The Claymont DE lockers are at a local rail station set up for commuting to Philadelphia at regular hours (better schedule at PA station a few miles away). The lockers are free with a $10 deposit and 6-12 month agreement. I would actually use them to bicycle to the commuter rail and go to NJ or Boston for weekend or week long trips, but they are not available on short notice. It may take months to have a locker become available, and then weeks to process deposit and receive a key by postal mail. They are solid lockers; I suspect some of the lockers are being used daily but others are not. The system does not allow short term use or frequent turn over.

Transit Authority suggestions
For lockers near train or bus stations, bicyclists need overnight parking as much as motorists. (Something PHL airport and Amtrak in Richmond don't agree with). PHL airport said they were afraid of bike racks having bikes locked permanently, so their policy states that bicycles may be removed after 72 hours. Since many bicyclists have trips that last a week or more (as do motorists), nobody uses the racks at all. (Better signs would also help).

Similarly, the Staple Mills Amtrak Station allows motorists to prepay daily parking for at least 2 weeks, but prohibits any bicycle parking at all because "nobody bicycles to the train station". It sounds like your departments racks are in garages where motorists can't park overnight either, but in general bicyclists will need to be able to park for similar periods as motorists.

Regarding hourly charges vs. monthy/semi annual, I'd expect that bicyclists usage will be similar to motorists. I'd suggest similar options, especially since you already have the lockers installed and your city may be more open to bicyclists than Amtrak.
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Old 08-08-16, 09:16 PM
  #36  
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I like that bikelink allows multi day parking. I have left my bike overnight more than a few times. Usually unplanned so I need to pay extra (10-12 cents per hour for overage). Some amtraks have the lockers as well.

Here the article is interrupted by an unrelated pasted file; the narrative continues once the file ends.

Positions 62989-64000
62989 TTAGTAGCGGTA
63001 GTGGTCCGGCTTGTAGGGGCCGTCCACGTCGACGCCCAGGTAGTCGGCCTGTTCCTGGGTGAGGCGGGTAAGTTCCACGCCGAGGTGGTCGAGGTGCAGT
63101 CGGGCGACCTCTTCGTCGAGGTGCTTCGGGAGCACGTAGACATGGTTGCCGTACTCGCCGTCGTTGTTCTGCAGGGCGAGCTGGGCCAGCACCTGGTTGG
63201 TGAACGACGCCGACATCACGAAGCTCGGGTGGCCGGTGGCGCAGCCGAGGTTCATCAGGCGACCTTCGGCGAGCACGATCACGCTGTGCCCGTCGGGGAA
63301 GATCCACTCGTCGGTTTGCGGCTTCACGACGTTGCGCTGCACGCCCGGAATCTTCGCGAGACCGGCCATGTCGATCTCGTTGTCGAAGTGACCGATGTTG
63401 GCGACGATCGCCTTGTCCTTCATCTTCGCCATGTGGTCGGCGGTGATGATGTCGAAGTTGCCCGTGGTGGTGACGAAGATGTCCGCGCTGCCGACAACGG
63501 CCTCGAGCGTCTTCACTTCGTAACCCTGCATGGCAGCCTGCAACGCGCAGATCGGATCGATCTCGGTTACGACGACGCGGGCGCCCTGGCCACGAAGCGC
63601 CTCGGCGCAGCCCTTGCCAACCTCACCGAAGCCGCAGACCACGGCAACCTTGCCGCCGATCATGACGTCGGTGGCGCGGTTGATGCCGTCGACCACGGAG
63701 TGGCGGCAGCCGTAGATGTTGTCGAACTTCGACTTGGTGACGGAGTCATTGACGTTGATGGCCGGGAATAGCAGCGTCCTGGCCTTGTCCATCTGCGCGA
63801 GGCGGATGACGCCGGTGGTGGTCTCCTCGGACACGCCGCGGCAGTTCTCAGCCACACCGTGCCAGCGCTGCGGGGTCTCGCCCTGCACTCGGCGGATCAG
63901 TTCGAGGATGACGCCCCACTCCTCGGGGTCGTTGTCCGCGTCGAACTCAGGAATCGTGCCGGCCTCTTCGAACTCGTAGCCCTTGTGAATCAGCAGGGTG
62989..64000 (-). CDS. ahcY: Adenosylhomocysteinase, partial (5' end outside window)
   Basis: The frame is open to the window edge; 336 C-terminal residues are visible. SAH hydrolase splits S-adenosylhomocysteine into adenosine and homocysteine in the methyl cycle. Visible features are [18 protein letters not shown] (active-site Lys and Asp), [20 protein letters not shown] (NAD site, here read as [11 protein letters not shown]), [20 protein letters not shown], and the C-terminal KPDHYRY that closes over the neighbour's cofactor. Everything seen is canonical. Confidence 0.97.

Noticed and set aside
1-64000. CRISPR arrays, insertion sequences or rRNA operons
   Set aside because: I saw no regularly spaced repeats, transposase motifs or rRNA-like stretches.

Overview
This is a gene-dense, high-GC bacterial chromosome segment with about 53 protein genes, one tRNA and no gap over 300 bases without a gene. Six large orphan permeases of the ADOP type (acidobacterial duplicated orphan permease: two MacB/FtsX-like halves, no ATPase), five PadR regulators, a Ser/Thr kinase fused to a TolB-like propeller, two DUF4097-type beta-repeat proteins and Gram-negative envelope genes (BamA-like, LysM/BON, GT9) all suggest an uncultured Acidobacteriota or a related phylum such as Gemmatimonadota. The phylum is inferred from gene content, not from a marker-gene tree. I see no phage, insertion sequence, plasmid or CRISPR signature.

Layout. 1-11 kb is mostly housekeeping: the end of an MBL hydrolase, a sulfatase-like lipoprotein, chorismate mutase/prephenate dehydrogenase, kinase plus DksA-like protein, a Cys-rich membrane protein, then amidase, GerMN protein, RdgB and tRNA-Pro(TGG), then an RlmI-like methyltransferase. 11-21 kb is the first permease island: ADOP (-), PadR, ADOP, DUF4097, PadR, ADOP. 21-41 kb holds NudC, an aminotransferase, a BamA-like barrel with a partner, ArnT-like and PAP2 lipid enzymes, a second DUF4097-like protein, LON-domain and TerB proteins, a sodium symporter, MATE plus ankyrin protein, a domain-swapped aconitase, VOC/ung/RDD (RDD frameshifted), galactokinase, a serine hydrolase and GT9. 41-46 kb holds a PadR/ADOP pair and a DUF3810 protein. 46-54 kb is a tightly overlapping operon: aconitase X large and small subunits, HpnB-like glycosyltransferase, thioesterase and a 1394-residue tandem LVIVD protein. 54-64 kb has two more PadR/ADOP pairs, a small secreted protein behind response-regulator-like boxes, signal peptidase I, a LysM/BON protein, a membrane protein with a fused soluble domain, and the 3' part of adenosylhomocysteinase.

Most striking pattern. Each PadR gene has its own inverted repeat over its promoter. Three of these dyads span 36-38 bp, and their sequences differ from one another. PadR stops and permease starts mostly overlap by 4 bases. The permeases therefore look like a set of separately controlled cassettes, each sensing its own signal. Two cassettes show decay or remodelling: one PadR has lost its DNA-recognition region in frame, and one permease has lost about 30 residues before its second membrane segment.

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Old 08-09-16, 06:15 AM
  #37  
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Do you presently use a bike locker? If so, tell me about it and how much you pay.
No

If not, would you use a bike locker if it was inside a parking garage and within reasonable walking distance to work? (You get to decide how far “reasonable” is.)
If I were to change jobs where bike parking is unavialble, I'd consider it. As is, no. I have a spot in a secure parking facility.


What type of locker would you prefer?
unsure. I'd lean toward daily parking for flexibility.

Bonus question: If there were bike-share bikes stationed at the same garage, would you use one,
to commute instead of your own bike, or
for running errands at lunchtime instead of your own bike which you would leave in the locker.

not likely, I prefer my bike

Any other thoughts or comments?
yes.
a bike locker at the MTA Park and Ride that I sometimes use was removed recently - evicting a couple of homeless people from their 'penthouses'.

(more) it was a rainy morning, I rode 3 miles to the P&R to catch a bus instead of 15 miles of rainy ride. The MTA crew were dismantling the lockers and pressure washing the concrete where they once were. Three homeless folk, 2 men, one woman were under the waiting shelter cursing and fretting about being evicted as I waited for my bus.
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Old 08-09-16, 09:52 AM